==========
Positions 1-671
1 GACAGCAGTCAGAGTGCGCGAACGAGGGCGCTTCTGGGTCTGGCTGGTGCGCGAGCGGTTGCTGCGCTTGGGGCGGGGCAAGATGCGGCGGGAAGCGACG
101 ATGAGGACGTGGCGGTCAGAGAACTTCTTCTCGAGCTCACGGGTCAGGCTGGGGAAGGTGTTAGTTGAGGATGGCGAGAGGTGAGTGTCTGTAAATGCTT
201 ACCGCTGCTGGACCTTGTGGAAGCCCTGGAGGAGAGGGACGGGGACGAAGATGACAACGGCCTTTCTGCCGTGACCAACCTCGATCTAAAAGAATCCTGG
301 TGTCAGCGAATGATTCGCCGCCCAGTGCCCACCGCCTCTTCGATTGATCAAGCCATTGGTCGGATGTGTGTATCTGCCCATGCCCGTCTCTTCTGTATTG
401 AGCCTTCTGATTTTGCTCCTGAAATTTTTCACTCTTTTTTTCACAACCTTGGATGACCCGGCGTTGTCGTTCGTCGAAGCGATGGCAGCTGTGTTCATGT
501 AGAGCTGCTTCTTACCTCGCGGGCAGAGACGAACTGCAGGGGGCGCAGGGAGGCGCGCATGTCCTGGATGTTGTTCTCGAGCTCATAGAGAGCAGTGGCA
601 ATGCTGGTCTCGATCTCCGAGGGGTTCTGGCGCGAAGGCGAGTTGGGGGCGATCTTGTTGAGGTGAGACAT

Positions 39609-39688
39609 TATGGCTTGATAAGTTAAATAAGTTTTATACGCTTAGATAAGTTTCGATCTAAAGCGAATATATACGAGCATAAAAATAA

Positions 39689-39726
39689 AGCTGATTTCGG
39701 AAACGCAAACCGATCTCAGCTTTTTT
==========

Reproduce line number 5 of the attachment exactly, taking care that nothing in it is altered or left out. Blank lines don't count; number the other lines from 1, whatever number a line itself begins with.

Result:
301 TGTCAGCGAATGATTCGCCGCCCAGTGCCCACCGCCTCTTCGATTGATCAAGCCATTGGTCGGATGTGTGTATCTGCCCATGCCCGTCTCTTCTGTATTG